This wonderful bronze crab is fully articulated, with over 50 moving parts, making it incredibly lifelike. Each joint in the crab’s legs is moveable, and its claws open and close like those of a real crab. For added charm, even the crab’s eyeballs move from side to side. The surface of the bronze is textured like a crustacean, with etchings on the crab’s chest that are true to life while also emphasizing the artistic nature of the creature. The Japanese signature of the maker can be found etched into the bottom of figure.
The Meiji period in Japan spanned from 1868 to 1912. The Meiji period was a time of great social and economic transformation for Japan. In a very short time, Japan moved from an isolated feudal society to its modern form. Throughout the Meiji era there was an intense drive to modernize and keep up with Western advances. However, this drive was matched by the desire to resist foreign influences. Once the Japanese assimilated these Western aspects, they formed a new but distinctly Japanese modern society. The affects of this touched all areas of life, but perhaps can be most prominently seen in the art of the Meiji era.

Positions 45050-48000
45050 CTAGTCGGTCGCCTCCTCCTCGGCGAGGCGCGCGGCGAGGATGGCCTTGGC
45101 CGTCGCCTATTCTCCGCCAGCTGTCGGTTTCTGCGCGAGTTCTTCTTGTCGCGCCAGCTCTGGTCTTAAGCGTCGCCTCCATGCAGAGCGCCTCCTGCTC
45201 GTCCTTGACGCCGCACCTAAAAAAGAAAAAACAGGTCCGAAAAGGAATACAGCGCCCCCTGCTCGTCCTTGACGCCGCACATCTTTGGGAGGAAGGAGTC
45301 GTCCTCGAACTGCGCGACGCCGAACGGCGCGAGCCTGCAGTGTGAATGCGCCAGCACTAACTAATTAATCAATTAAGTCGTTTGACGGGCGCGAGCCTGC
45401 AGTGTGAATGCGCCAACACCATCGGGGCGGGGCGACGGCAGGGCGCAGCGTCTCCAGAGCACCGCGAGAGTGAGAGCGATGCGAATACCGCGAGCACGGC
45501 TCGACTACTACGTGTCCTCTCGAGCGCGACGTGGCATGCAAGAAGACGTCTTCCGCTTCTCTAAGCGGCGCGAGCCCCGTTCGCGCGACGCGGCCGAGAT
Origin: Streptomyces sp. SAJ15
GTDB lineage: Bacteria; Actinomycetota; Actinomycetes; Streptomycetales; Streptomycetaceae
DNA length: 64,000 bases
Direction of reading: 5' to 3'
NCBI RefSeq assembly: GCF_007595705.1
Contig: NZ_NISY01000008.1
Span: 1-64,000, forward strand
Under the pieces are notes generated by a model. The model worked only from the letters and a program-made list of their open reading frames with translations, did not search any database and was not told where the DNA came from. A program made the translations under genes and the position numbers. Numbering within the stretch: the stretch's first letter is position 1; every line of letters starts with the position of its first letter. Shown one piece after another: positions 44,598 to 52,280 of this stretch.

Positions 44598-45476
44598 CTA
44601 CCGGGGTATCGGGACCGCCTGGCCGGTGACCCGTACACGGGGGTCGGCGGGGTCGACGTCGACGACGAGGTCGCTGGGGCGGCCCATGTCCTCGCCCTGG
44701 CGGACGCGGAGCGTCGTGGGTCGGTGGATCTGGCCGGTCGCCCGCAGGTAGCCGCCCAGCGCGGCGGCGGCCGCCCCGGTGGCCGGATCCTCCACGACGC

Okimono translates as “decorative object” and is the Japanese word for small carvings or figurines that often depict animals, humans, and mythological beasts. The artists who made these artifacts were once employed as armor and weaponry makers. But the Meiji era shifted Japan into a time of peace, leading to the collapse of the feudal system, and making armor craftsmen obsolete. The artisans used their skills to instead create okimono with intricate articulation, which could then be sold as souvenirs to Western tourists. The small-scale pieces from this era evoke Japan’s national traditions and aesthetics. In addition, they offer insight to the everyday tasks and duties of daily life during the Meiji era.
Cast in solid bronze, the crab measures 9 1/2” x 4 1/2” x 2”.